The taxi industry should be regulated OUTSIDE of TfL, writes Assembly Member Boff
It is not an outrageous statement to suggest that Transport for London (TfL) is a large and unwieldy organisation. Whilst there are clearly some very good people at TfL they are hamstrung by an organisational structure that expects too many balls to be kept in the air at any one time, whilst requiring too many conflicting aims to be satisfied. There is a desperate need for reform, but seemingly no political desire to carry this out.
Currently TfL runs, maintains or has some degree of responsibility for: London Buses, the London Underground, the Docklands Light Railway (DLR), the London Overground, TfL Rail, London Trams, London’s Red Routes, 8 piers on the Thames, London Dial-a-Ride, Victoria Coach Station, cycling and walking in London, the Emirates Air Line (aka the Cable Car) and the licensing of taxis and private hire. This means that TfL runs services, contracts out services, seeks to encourage motorists to use its services and seeks to encourage those using its services to walk or cycle instead.
In licensing the taxi and private hire industries, TfL is responsible for a direct competitor to the London Underground and London’s buses. If you speak to virtually anyone in either industry you will quickly find huge criticisms of TfL Taxi and Private Hire (TfLTPH) – the licensing authority. Under TfLTPH there are drivers who should not have permits, consistent weakness on preventing hailing of private hire vehicles and a lack of clarity on the rules. We’ve also seen massively increased private hire operator fees, with some operators seeing a 12,000% increase in their annual payments. We’ve also seen the Mayor force through the removal of the Congestion Charge exemption for private hire vehicles even though the report TfL commissioned confirmed this would do nothing to reduce traffic in Central London. It is time for London to do things differently.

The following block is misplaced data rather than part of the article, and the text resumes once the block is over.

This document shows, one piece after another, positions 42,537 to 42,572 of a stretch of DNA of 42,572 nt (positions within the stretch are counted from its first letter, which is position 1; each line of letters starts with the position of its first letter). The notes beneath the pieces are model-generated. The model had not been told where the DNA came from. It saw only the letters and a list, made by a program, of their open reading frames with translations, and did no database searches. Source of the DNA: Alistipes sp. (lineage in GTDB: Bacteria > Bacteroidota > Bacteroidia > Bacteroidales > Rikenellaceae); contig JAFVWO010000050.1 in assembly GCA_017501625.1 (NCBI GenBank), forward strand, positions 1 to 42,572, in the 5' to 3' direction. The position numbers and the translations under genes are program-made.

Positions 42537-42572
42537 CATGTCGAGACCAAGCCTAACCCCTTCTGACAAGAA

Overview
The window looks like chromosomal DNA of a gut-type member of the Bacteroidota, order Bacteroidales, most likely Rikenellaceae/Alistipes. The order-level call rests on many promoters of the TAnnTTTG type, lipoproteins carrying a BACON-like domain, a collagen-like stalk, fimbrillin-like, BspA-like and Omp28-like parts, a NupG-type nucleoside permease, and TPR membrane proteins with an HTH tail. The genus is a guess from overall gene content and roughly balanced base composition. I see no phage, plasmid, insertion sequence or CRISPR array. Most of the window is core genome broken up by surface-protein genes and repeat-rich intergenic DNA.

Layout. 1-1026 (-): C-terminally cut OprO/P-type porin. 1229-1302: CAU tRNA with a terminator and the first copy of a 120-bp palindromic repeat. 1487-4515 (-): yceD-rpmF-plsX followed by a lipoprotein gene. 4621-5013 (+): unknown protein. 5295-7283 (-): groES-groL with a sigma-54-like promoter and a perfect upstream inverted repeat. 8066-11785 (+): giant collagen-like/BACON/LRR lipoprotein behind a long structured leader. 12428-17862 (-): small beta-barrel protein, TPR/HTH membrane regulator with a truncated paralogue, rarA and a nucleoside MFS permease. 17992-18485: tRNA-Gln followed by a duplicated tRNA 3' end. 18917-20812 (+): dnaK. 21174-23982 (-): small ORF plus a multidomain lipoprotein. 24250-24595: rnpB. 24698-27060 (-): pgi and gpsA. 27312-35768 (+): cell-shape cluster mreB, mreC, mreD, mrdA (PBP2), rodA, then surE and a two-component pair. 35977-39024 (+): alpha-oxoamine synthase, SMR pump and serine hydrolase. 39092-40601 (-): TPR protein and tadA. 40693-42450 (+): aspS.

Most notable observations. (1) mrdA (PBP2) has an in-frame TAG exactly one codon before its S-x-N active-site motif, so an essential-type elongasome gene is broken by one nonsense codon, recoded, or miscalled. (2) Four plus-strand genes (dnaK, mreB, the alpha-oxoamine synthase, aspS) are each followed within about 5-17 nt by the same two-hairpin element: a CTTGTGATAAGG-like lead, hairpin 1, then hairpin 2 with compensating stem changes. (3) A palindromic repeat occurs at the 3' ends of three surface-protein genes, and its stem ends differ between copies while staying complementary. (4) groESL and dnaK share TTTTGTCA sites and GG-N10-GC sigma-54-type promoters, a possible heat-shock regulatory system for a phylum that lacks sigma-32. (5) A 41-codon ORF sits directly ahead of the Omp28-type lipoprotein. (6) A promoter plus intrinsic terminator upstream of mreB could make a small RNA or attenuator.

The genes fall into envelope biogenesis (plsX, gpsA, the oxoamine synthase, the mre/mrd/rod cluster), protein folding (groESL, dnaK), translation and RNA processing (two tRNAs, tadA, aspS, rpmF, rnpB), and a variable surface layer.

Instead of a weak department within TfL, we need a new and separate authority. We need greater clarity about its purpose and what a successful authority should look like. The body should be openly scrutinised by the London Assembly, on behalf of Londoners, but also by the industry – with taxi drivers, private hire drivers, operators and trade bodies all having the opportunity to question their licensing authority. Being genuinely answerable to Londoners and the industry is the only way that genuine reform can be achieved.
This begs the question ‘What should that reform look like?’ Here there will be inevitable differences of opinion. There are those who would argue that, for example, Uber has been allowed to get away with far too much problematic behaviour under the current regime. Equally there are others who would strongly maintain that the problem is the regulations themselves with Uber asked to meet criteria that others have not had to reach. Furthermore, when a different operator asked for a list of such drivers so they could cross check them against their own, the request was refused. When the aim is – or should be – to help ensure that the public is safe and the rules are being followed, this seems like a bizarre decision.
There is certainly a role for the Mayor in making clear the licensing regulations that he or she wishes to see in place. Having done so, whoever is Mayor needs to step back and enable the new regulatory authority to police those regulations in as straightforward and transparent a way as possible. The status quo is not working. It’s time to start again.
Image credit (Andrew Boff): London Assembly (london.gov.uk)